A child whose mothers did not attend at least once ANC visit during pregnancy was 4.59 times (AOR = 4.59, 95% CI: 2.58-7.84) more likely to dropout out as compared with counterpart. Health institution delivery was indispensible for having well baby and mother after labor in-addition to PNC service unitization and BCG vaccine initiations. However mothers who delivered at home were 6.46 times (AOR = 6.46, 95% CI: (3.5-11.4)) more likely dropout from immunization than mothers who deliver at health facility. Mothers who encountered postponed last immunization schedule by service provider were 3.44 times AOR = 3.44, 95% CI: 1.98-5.97) more likely dropout as compared to those mothers who got service with exact scheduled. Mothers having ill children during measles immunization were 1.83 times (AOR = 1.83, 95% CI: (1.02-3.28) more like dropout as compared counterpart children. Mothers who did waited ≥ 30 minutes for service of immunization at health institution were 3.58 times (AOR = 3.58, 95% CI: (1.99-6.44) more likely drop out as compared to mothers who did not wait longer time at scheduled date of immunizations (Table 2).

Table 2: Multivariable analysis for determinant Factors associated with immunization dropout among children aged 12-23 in Abobo district, Southwest Ethiopia. View Table 2


The overall proportions of immunization drop out was found 25.8% (95% CI: 21.5--30.2). This is incomparable with WHO reference (< 10%) [7]. In fact this might be due to missed appointment date and lack of awareness by caretakers for the scheduled date by health facility. More over this report is higher than finding in n Basra 19.3% [11], Haryana India, 13.88% [12] and Arba Minch 11.7% [13]. This might be due to access to immunization service, and EPI implanting plane different from one area to others. However, it was lower than the previous studies conducted in the Jigjiga Somalia 40.3% [8], Uganda 47% [10].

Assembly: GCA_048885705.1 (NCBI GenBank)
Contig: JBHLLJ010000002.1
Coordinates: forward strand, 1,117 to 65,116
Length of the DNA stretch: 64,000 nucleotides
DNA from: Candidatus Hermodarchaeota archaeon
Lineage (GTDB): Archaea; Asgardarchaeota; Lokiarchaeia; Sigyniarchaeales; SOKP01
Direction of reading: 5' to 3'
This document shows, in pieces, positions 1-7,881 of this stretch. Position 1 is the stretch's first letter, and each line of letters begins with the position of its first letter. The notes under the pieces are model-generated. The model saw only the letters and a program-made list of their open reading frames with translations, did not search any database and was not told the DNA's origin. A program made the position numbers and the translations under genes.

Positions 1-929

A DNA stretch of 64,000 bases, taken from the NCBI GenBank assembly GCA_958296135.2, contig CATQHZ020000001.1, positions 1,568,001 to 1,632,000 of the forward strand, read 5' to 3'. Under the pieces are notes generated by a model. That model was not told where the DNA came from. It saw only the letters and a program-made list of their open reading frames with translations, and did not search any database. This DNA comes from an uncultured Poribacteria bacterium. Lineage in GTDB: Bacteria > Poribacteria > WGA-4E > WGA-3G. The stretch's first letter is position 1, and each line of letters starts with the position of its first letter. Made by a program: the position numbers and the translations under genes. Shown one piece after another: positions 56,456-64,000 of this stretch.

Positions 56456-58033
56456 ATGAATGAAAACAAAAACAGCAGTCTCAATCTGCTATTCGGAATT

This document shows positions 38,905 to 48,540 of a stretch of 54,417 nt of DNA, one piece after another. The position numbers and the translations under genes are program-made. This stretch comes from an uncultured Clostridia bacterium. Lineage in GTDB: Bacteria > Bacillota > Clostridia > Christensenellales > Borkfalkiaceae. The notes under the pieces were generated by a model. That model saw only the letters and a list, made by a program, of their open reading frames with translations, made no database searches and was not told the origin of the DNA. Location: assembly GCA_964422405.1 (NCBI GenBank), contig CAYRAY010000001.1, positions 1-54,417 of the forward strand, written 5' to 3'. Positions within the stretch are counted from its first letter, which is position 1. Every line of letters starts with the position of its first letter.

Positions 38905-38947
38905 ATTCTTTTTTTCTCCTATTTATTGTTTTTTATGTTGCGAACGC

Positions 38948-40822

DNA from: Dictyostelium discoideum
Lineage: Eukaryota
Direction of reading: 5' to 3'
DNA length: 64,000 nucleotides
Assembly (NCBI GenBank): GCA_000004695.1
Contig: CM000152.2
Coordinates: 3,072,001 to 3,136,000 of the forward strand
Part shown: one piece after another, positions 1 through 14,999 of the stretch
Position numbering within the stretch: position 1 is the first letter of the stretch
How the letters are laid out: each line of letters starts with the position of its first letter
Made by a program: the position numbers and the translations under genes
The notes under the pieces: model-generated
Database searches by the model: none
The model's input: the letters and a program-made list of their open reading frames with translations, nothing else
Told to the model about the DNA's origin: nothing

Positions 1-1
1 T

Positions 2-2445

The reason might be due to health service setup. According to report of this study absence of health workers at the time of immunization was associated with drop out. This is in line with study done in Sudan [14,15]. A child whose mothers fail to attend one of ANC visit during pregnancy was associated with dropout from immunization as compared to mothers followed ANC. This result is similar with finding in central Ethiopia [16]. Similarly mothers who delivered at home in this research were more likely to dropout from who deliver at health facilities. This is agreed with study done in Jigjiga [8]. A Possible explanation for this finding might be mothers who give birth at home would not have communication with health professionals and contact to know about immunization at postnatal periods. However, those health care providers postponed immunization schedule were significant association dropout rate. Those mothers who encountered postponed schedule of last immunization date by service provider were more likely to dropout. This finding is supported in finding in south Ethiopia [17-20]. On the same way, mothers who waited ≥ 30 minutes at health facility for immunize program were more likely to drop out as compared to mothers who did not wait longer than thirty minutes'. This finding is in line with Benin [10]. This might be mothers does not motivate for accumulation of last immunization schedule next time.


This study revealed child immunization dropout in 12-23 months age was higher and unacceptable range as compared with WHO recommendations.


We would like to thanks all data collector and supervisors of Abobo districts and administrative staffs.

Authors' Contributions

AK was involved in the conception, design, analysis and interpretation of the data, report writing and drafting of the manuscript. FK, AG and AK assisted with the conception, designing, analysis of the study and critically reviewed the manuscript and all authors approved the final manuscript.

Ethical Clearance

Ethical clearance was obtained from Jimma University Research Ethics Review Committee (JURERC) with (Ref. No: JHRPGI|723/2019) & issued data 21/02/2019) to obtain formal letter.